Fine-resolution single- and dual-Doppler data were collected in the tornadic region of a supercell storm intercepted by two Doppler-on-Wheels radars on 30 April 2000 near Crowell, Texas. Eleven dual-Doppler analyses characterize the 2D and 3D near-surface wind fields associated with a tornado during a 13-min period. An interesting evolution of the low-level rotation is observed. Initially concentric "tornado" (∼500 m wide) and "tornado-cyclone" (∼2 km wide) radar velocity couplets make a transition into a solitary intermediate-sized (∼750 m wide) circulation that widens and makes a further transition into a two-celled multiple-vortex structure with an asymmetric distribution of vertical vorticity. The asymmetry and eventual disruption of the multiple-vortex structure may have been partially controlled by locally strong outflow winds that affect the convergence fields in its vicinity. A smaller (∼500 m wide) tornado embedded in a broad area of rotation is subsequently observed. The dual-Doppler wind fields are also used to characterize aspects of the storm-scale flow. Locally surging outflow winds result in a double rear-flank gust front structure. The tornado and tornado-cyclone are completely surrounded by outflow at all observation times and air parcels traced within the inflow to the storm rise along the gust front rather than enter the tornado near the ground.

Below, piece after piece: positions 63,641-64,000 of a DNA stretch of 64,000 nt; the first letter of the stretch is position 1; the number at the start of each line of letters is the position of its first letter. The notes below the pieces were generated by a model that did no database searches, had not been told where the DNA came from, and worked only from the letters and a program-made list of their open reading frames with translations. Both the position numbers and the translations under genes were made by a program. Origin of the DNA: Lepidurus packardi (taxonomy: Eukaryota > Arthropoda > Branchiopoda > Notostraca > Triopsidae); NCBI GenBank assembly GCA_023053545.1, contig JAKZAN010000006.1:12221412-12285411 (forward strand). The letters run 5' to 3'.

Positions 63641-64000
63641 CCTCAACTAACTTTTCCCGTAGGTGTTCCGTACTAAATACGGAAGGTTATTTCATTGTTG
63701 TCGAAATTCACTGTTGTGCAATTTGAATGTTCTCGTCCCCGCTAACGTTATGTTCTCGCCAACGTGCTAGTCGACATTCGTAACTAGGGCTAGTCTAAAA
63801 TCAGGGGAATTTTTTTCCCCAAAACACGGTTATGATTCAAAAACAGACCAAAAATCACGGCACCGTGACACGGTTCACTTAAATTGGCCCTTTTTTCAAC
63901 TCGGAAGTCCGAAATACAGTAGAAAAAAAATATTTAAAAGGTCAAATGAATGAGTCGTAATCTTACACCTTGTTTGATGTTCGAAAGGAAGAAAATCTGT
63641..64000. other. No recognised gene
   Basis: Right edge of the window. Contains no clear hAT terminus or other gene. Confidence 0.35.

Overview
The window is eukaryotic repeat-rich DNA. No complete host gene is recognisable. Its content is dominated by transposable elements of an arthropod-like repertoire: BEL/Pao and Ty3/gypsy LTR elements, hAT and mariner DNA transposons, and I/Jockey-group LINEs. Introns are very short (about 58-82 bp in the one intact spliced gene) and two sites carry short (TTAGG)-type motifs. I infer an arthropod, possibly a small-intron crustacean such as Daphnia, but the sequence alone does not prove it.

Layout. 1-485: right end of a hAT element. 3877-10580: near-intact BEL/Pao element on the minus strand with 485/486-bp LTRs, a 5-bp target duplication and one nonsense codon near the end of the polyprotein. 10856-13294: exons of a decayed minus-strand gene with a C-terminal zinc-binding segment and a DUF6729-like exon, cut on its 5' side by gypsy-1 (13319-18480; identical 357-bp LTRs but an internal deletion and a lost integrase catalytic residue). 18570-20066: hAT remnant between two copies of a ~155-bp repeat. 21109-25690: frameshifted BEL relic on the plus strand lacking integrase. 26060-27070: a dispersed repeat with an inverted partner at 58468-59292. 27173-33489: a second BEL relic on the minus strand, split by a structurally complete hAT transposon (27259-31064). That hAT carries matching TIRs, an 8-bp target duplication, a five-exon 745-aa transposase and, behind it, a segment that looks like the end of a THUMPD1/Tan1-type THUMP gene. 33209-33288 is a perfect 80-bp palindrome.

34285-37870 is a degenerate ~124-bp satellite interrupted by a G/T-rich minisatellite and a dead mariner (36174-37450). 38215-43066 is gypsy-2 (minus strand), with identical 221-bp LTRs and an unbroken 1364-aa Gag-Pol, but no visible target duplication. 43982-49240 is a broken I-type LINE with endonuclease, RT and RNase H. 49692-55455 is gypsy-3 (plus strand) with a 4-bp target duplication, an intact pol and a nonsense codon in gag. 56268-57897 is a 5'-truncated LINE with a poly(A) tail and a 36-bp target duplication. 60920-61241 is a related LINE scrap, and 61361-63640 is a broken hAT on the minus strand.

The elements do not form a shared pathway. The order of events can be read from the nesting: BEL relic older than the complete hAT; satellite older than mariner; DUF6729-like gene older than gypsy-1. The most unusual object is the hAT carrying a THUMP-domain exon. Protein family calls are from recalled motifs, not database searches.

All Science Journal Classification (ASJC) codes
- Atmospheric Science